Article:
Sun Safety – Steps to Skin Cancer Prevention

As the sunshine lures us outdoors this spring, a little refresher on sun safety may be in order.  Scientists learn new things about cancer every day and yet still no medical professional can say with complete certainly how or why someone gets most types of cancer.  However, more than any other form of cancer, we know that the sun is the leading cause of skin cancer.  In fact, according to the Skin Cancer Foundation, three and a half million people in the U.S. alone suffer from skin cancer and 90% of it is caused by ultraviolet rays.  Plus, the sun is also the number one cause of premature skin aging including wrinkles, sagging and hyperpigmentation. 

Sometimes our health is out of our control, but when it comes to skin cancer, there are certain ways to assist skin cancer prevention.  The best way we can protect ourselves from skin cancer is to practice sun safety.  That means not to over-expose yourself to the sun, always wear sunscreen, wear protective clothing, ensure your skin does not burn and avoid tanning beds and booths.  Additionally, you should have a yearly skin check-up just as you would for the rest of your health. 

Skin tanning is the body’s way of naturally protecting itself from UV damage.  Skin darkens as a barrier to prevent further damage.  This process, especially when experienced repeatedly, can cause skin cell mutations that lead to skin cancer.  Tanning beds increase the risk of various types of carcinoma and melanoma, especially among young people.  Additionally, every time the skin is burnt, whether from natural sunlight or artificial tanning, the risk of skin cancer increases.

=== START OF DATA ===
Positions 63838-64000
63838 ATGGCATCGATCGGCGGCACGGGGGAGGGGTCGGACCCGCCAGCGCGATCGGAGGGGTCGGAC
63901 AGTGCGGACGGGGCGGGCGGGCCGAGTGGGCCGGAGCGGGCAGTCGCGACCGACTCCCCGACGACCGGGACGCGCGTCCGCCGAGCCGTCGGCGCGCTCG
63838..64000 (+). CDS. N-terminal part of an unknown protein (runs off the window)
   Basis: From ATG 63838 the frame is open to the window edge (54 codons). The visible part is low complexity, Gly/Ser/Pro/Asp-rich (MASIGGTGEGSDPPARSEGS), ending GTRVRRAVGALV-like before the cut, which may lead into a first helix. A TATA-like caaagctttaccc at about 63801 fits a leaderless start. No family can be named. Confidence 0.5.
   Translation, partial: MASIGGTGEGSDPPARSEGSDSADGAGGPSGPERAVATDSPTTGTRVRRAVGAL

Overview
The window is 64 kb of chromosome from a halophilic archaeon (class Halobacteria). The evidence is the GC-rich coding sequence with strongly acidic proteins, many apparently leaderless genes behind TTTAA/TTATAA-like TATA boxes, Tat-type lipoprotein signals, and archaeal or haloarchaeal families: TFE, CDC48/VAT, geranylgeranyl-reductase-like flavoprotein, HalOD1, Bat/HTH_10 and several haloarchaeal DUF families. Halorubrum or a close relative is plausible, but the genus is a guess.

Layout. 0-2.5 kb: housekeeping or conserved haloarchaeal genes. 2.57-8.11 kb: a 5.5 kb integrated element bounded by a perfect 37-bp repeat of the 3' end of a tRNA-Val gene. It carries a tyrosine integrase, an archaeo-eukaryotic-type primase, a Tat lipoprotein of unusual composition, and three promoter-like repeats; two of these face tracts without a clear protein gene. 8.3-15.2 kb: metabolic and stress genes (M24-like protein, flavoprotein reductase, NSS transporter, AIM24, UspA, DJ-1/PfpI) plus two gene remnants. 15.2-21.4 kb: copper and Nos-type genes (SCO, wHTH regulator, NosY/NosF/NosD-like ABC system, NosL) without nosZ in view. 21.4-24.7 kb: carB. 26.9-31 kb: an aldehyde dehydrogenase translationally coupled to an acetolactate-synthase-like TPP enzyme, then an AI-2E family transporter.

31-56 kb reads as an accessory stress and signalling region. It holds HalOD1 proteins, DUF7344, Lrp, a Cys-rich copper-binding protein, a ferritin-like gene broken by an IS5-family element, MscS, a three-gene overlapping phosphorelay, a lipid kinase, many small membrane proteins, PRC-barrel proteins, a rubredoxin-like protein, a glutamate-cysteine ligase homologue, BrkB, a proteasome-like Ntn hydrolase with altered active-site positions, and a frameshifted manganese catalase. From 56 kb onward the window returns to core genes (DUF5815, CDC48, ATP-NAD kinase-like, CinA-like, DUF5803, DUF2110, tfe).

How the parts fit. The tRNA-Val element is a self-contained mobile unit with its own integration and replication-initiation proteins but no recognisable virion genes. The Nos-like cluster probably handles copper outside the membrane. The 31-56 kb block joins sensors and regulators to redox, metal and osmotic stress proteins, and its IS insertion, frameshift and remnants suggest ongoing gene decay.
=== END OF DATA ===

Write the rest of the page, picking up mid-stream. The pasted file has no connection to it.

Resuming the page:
The sun is the brightest between the hours of 10 a.m. and 4 p.m.  During this time, try to stay in the shade of a covered awning, umbrella or tree.  Take advantage of cooler temperatures in the morning and late afternoon to avoid this peek midday sun.  If you do need to be out during intense sunlight, wear clothes that cover your arms and legs.  Many clothes now offer UPF (ultraviolet protection factor).  Also wear hats to shade the head, face, ears and neck, and sunglasses for your eyes. 

Sunscreen is vital for skin cancer prevention year round, even on overcast days.  Ensure you are wearing waterproof broad spectrum UVA and UVB protection to defend against long wave and short wave rays that are both damaging.  Always wear at least SPF15, which blocks 93% of UVB rays.  For more protection, SPF 30 blocks 97% of UVB rays and SPF50 blocks 98% of UVB rays.  Never go higher than SPF50 as formulas can be imbalanced after that point and give a false sense of protection.  Apply sunscreen 30 minutes prior to going out in the sun.  Reapply every hour-and-a-half to two hours.  Don’t forget your sunscreen on reflective surfaces that can magnify ultraviolet rays up to 80%.  We recommend using a natural sunscreen or mineral sunscreen prior to Natura Veda’s Daily Moringa-Infused Moisturizing Cream.

Much like breast cancer and other health conditions, you should check your body regularly to see if anything is out of the ordinary.  Be sure to look at every inch of your body, from your scalp and fingernails, to your back and soles of your feet.  Ask someone to help you examine hard-to-reach places.  Skin cancer may begin as spots or sores on the skin that are painful, itchy and don’t go away.  Also, moles or brown spots that change color, texture, size or that appears suddenly could be cancerous.  Either at your annual check-up or during a special yearly visit, have a doctor check your body for potential skin problems. 

Spring is a time to enjoy parks, beaches and outdoor activities.  Each of these things can be harmless if you practice sun safety for skin cancer prevention.  Take control of your risk and always play it safe.

Erin Stieglitz
Erin Stieglitz